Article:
Planning my next gaming rig

My next gaming rig will not come so soon. In order for me to make the upgrade, two things must happen; the release of the Ryzen 4000 series desktop CPUs and Nvidia (or AMD) release of their next generation GPUs. Will it happen this year? Most signs point to the imminent release of AMD new cpus sometimes late this year. As for GPUs, forecasts are still very hazy at the moment as to when that will happen. The current Coronavirus pandemic certainly isn’t making future product launches of such magnitude like the launch of new CPUs and GPUs easy.

But nonetheless, it does not hurt to start planning for what goes into my next generation gaming rig. I have a pretty good idea as to what components will be included.


As mentioned, it is worth upgrading only if these two criteria are fulfilled. I am currently using the AMD 2700x on an X470 motherboard. It’s an 8 core 16 thread CPU that is still blazingly fast for my needs. Getting the 4000 series CPU in the future will definitely be a major upgrade for me as it will be on a Zen 2 7nm architecture that, judging from the performance and efficiency of their newly released mobile CPUs, it is going to be a beast.

Assuming that AMD will be keeping their CPU’s naming scheme intact, we are seeing their flagship 4950x to feature 16 cores and 32 threads. Now that is overkill and very expensive just by looking at the current pricing of their 3000 series CPUs. Do I really need all that power? No. But will it be great to have that much power? Yes. Can I afford to sacrifice some cores, saving money but not compromising too much on gaming performance? Perhaps, more likely than not. I think for me, keeping an eye out of the overall Budget of my next gen PC, an 8 core or 12 core CPU would make more sense. That would roughly translate to the 4800X or the 4900X CPU in the future.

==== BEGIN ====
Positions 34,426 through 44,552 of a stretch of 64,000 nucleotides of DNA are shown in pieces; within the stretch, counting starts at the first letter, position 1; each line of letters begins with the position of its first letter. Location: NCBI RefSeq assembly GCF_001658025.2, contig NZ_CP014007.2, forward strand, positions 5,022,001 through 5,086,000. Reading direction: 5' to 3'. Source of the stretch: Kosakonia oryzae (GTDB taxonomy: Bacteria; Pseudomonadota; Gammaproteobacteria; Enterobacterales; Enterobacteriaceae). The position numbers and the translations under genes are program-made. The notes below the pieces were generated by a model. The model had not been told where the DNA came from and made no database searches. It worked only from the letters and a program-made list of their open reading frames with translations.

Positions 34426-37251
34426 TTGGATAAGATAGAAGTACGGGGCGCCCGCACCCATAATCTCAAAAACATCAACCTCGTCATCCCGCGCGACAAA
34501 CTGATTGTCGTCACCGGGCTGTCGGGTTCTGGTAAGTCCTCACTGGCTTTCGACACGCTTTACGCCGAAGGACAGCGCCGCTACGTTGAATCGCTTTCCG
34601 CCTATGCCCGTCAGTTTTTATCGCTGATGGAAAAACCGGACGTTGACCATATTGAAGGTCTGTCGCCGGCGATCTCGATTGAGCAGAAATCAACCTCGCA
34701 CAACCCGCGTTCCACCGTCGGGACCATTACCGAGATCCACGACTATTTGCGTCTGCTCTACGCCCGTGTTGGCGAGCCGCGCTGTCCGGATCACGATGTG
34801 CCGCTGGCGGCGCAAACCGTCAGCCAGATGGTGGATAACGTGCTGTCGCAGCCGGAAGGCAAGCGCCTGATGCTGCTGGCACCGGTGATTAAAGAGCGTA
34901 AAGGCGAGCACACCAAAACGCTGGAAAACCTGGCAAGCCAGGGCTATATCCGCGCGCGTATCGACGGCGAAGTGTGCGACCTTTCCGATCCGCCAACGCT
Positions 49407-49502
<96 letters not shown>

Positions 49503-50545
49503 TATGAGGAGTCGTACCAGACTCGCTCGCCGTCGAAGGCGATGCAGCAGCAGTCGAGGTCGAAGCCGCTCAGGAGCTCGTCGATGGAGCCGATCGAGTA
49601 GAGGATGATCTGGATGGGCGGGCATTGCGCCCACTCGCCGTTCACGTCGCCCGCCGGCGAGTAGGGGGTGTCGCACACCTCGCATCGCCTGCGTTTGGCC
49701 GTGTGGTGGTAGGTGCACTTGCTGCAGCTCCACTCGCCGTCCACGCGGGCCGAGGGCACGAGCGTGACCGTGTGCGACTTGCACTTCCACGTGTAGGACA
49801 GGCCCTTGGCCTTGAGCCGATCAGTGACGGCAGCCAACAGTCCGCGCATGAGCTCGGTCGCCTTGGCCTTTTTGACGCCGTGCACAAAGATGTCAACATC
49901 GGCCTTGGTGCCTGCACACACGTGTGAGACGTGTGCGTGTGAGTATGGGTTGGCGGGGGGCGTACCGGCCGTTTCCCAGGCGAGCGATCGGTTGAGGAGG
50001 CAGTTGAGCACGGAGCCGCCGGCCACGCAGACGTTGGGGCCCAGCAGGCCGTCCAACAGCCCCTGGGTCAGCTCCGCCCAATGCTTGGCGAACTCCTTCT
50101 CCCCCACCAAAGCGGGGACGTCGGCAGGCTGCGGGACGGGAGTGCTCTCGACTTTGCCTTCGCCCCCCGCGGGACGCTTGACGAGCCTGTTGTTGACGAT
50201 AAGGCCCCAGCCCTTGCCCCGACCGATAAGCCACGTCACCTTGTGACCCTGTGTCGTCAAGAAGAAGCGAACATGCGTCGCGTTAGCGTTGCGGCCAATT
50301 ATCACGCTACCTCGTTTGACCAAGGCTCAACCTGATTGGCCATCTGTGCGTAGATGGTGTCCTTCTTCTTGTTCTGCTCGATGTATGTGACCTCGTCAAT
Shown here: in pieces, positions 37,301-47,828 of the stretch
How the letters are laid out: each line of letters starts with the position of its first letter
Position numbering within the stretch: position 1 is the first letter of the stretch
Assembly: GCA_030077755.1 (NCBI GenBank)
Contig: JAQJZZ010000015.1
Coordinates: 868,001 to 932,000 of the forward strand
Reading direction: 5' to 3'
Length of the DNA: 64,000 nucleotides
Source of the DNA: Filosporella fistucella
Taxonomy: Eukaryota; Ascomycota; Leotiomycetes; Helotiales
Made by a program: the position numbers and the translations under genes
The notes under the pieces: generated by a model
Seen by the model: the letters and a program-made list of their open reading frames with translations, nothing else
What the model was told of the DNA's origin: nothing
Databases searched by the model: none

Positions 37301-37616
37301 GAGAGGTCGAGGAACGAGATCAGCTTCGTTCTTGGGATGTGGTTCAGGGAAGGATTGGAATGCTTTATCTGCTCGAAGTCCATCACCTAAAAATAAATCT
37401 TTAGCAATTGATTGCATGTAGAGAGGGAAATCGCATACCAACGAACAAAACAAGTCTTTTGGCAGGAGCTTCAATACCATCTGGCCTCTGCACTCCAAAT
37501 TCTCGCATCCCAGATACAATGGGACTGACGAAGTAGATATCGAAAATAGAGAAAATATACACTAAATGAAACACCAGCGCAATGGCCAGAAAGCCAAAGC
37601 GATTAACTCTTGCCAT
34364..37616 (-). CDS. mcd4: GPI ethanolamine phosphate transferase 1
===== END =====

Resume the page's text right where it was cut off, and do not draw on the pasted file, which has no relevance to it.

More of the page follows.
As for the GPU, I am going all in on this one. If Nvidia is releasing their next gen GPU sometime in the future, I am definitely getting their top of the line GPU, not matter the cost. I have been using the 1080ti for quite a while now, and I feel that it is a good investment so far. I have been able to play all my games at ultra settings, 1440p resolution without any issues. Granted, I only have a 1440p 60hz monitor, but I am not a competitive gamer and I still find 60hz to be sufficient for most cases.

I skipped the 2000 series of GPUs from Nvidia as the 1080ti was still serving me well. So, if I were to get the next gen GPU, it will be a huge generational leap. Who knows, maybe I might upgrade my monitor to a 27 inch high refresh rate 1440p monitor. I find that 27 inch is the sweet spot for me. Not too big, and not too small. Anything above that resolution then, you will need a substantially bigger screen to fully enjoy those pixels, which in my opinion will diminishes your return as you go up the resolution ladder, especially when it comes to gaming. I am still on the fence when it comes to going all out when it comes to computer monitors.


I am sticking with ASUS most likely as I am very familiar with their BIOS system and I had not had any issues with their motherboard so far. I am leaning towards getting an ATX sized motherboard. I used to have a mini ITX gaming rig. But after using ATX sized motherboards, I found that you have so much versatility when it comes to additional features like more RGB and fan headers, more USB ports at the back and many more.

PSU, case and cooling accessories

I am definitely getting a modular PSU, at least 850 watts, perhaps with custom coloured cables. I used to have cables from Cablemod. But soon the cables became frayed and some of the pins from the plastic housing became loose, rendering it unusable. Will I get the cables from Cablemod again? Maybe not, due to the high shipping costs associated with their product. But there are other options out there. I just need to find them. I am currently using at 650W power supply from Corsair and never had any issues. This time though, I might invest in something slightly better, like a PSU from Seasonic.